I want our kids to enjoy the benefits of a stronger economy over the next 10 years so they can achieve all that they want to achieve and not be held back by circumstances beyond their control and the mistakes of a previous generation.

I want our small business owners, young couples planning families, or older Australians preparing for retirement to plan for that next 10 years with a great deal of confidence about where their economy is heading, knowing they will benefit from a stronger economy.


Mark and Nicole Roberts perhaps embody what it means to be Middle Australia.

A house in suburban Sydney. A mortgage. A couple of kids finding their way in high school.

They work hard, but still find time to volunteer in their community. A happy and honest life, but not one of indulgences.

Just like many Australian families.

This budget is for Mark and Nicole and their family.

It will mean they will keep around $1000 more of what they have earned. It’s their money. They earned it. They deserve to keep it.

For this family, it can be a new washing machine. It’s kids school uniforms and books. It covers several months of catching the train to work. It pays for half the power bill and more. It fills up the petrol tank around 10 times.

So anyone that thinks that this tax relief is meaningless, they are clearly out of touch, caught in an almond latte fog.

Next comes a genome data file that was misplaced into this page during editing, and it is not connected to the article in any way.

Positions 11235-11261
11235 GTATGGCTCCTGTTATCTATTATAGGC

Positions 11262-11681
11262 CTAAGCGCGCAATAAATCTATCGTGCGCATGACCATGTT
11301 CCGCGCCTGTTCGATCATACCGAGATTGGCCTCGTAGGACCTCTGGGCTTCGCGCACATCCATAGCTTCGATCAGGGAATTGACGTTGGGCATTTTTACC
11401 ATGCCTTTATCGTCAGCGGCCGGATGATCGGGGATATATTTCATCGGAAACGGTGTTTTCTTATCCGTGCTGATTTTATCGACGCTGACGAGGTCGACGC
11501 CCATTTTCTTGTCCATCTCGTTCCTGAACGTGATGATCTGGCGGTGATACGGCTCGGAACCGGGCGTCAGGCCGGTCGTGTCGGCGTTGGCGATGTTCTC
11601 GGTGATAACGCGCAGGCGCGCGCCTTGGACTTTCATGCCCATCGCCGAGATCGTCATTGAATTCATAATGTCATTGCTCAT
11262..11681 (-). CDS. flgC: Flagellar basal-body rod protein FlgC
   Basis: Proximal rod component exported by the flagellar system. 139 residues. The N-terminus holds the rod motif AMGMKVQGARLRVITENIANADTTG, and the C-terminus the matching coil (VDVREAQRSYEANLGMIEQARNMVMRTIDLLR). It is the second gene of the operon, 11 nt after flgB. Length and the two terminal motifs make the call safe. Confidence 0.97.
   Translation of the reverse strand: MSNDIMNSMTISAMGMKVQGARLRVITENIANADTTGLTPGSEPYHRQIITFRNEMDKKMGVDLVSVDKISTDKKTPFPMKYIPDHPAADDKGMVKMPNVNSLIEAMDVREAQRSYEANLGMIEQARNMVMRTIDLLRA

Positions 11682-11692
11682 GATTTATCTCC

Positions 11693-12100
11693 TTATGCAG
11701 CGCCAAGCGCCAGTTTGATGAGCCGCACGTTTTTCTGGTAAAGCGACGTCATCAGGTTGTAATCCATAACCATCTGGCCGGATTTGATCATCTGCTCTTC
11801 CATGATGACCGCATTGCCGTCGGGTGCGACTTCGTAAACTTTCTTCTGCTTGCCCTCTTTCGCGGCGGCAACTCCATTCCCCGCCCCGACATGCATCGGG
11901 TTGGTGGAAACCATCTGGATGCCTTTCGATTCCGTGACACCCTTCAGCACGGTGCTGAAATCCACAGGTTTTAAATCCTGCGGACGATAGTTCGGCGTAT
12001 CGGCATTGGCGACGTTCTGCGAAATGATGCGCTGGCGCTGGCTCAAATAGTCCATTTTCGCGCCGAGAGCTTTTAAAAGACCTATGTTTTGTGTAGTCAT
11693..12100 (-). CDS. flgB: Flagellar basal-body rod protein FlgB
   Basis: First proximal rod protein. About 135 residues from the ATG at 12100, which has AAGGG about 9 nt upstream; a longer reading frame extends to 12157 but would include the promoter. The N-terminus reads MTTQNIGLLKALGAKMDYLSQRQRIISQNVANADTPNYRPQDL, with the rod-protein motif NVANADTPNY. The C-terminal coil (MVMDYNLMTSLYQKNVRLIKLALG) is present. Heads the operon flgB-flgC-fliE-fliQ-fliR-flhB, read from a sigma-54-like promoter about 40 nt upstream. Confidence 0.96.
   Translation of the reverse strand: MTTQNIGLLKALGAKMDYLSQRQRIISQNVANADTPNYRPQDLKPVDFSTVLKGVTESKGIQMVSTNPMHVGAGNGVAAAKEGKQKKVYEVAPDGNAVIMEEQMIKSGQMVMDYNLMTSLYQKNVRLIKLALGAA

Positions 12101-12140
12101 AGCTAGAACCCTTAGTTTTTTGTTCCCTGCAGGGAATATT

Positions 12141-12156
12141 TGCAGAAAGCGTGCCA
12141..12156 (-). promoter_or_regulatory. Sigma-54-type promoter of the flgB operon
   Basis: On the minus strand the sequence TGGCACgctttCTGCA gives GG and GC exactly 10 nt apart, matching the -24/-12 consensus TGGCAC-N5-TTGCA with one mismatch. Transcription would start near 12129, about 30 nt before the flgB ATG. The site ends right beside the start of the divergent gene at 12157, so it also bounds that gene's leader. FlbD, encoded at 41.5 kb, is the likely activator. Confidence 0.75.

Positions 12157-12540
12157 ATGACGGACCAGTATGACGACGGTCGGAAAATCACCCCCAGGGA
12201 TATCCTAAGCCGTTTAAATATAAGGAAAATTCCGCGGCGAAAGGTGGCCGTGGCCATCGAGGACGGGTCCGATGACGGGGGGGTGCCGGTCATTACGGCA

Our tax relief will not only provide help for those bills to be paid, in Nicole’s own words as you heard them: “it will allow a bit more freedom in budgeting and also allow us to give the kids just some extra things that they would like to do.”

More freedom.

Our seven-year tax plan also runs the sword through bracket creep, ensuring those who get more hours, do overtime, get a pay rise, get to keep more of it, rather than pay more to the Government.

When the second highest tax bracket is eventually abolished, most Australians earning above $41,000 will never face a higher marginal tax rate through their entire working lives.

So couples like Mark and Nicole, and their kids, are genuinely rewarded for their effort, not punished.

This is in addition to the welcome news we have already given the Roberts’ family on electricity prices, with the National Energy Security Board estimating annual power bills will fall by $400 on average for every Australian household from 2020, following the introduction of our National Energy Guarantee.

This Budget also provides certainty for their kids’ education. Our legislated needs-based funding for schools ensures they are now getting $24.5 billion more over the next 10 years.

And not just funding that is pumped into the schools without any accountability.

They don’t have to be scientists, Nicole says of her kids, but they need to be well educated.

All of this is reliant upon a stronger economy over the next ten years.